“We felt that in order for Plan Forward to work, in order to have a very vibrant community and what works for the residents to move toward self sufficiency, it was important to do mixed income. Not to leave that area to be the only secluded area that remained 100 percent public housing,” Brown said…

“We’re adamant that the row houses be rehabbed to 100 percent public housing like it was supposed to be,” [row-house resident activist] Steele said.

This seems like an appropriate path forward based on the prior history of redevelopment at Cabrini-Green:

1. The CHA’s difficult history continues with yet another new leader plus plans that stretch on longer than anticipated with funding problems.

2. The city continues its interest in mixed-income development which gives developers some great opportunities to build on the North Side (and profit) while also providing some public housing units but not having to provide for all of the public housing residents.

3. The public housing residents, particularly compared to some of the other Chicago housing projects, continue to speak out and challenge the city’s plans.

Sixty-five acres of land in this part of Chicago will be attractive to numerous people and I hope the public gets to see the competing proposals.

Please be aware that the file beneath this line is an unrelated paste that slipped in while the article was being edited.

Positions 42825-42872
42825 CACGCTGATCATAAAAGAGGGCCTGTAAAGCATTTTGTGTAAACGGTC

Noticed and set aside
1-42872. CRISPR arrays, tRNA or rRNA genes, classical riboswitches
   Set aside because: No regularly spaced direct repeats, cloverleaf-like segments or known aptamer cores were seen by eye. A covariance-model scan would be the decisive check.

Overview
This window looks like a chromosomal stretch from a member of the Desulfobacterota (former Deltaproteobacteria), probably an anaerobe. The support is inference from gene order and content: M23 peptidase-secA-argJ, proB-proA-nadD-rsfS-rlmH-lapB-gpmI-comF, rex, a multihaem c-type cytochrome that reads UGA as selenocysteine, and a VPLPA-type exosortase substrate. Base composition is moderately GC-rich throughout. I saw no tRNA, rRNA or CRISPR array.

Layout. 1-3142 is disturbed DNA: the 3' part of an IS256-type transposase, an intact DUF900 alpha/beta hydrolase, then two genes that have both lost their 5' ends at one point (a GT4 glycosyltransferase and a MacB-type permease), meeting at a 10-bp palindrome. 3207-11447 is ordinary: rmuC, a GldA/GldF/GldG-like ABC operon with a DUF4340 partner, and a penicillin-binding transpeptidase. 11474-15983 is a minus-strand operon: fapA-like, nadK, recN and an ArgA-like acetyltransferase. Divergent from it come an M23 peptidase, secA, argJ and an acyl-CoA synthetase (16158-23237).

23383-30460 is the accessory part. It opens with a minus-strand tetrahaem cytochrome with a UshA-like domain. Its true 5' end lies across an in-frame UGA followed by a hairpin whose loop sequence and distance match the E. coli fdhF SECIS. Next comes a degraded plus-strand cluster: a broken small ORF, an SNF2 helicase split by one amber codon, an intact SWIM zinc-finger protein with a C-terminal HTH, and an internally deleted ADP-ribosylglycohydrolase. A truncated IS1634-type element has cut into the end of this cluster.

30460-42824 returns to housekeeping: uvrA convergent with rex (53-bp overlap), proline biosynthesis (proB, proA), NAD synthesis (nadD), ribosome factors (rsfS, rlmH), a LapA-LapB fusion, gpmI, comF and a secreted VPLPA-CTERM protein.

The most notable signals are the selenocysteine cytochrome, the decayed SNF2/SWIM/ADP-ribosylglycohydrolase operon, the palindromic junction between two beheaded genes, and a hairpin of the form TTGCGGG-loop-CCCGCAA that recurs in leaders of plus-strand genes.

Update on public housing residents in Chicago mixed-income developments

Chicago and other cities have pursued ambitious plans in the last two decades to tear down public housing high-rises (like at Cabrini-Green) and replace them with mixed-income neighborhoods where public housing residents and market-rate homeowners would live near each other. Here is an update of how this is working out in one mixed-income neighborhood in Chicago:

But the common thread that binds many of these theoretical effects is the same: For them to occur, residents of extremely different incomes must connect on a deeper level than hellos in the hallways. And that doesn’t seem to be happening. Joseph, along with Robert Chaskin of the University of Chicago, documented and analyzed the interactions of residents in two of Chicago’s new mixed-income developments. Far from job networking, most of the encounters between residents were paper-thin. Nearly 25 percent didn’t know a single neighbor well enough to ask them a favor or invite them into their home. In the rare instances of deeper exchanges, like “looking out” for a neighbor with an illness, these interactions occurred almost exclusively between people who were in the same income group…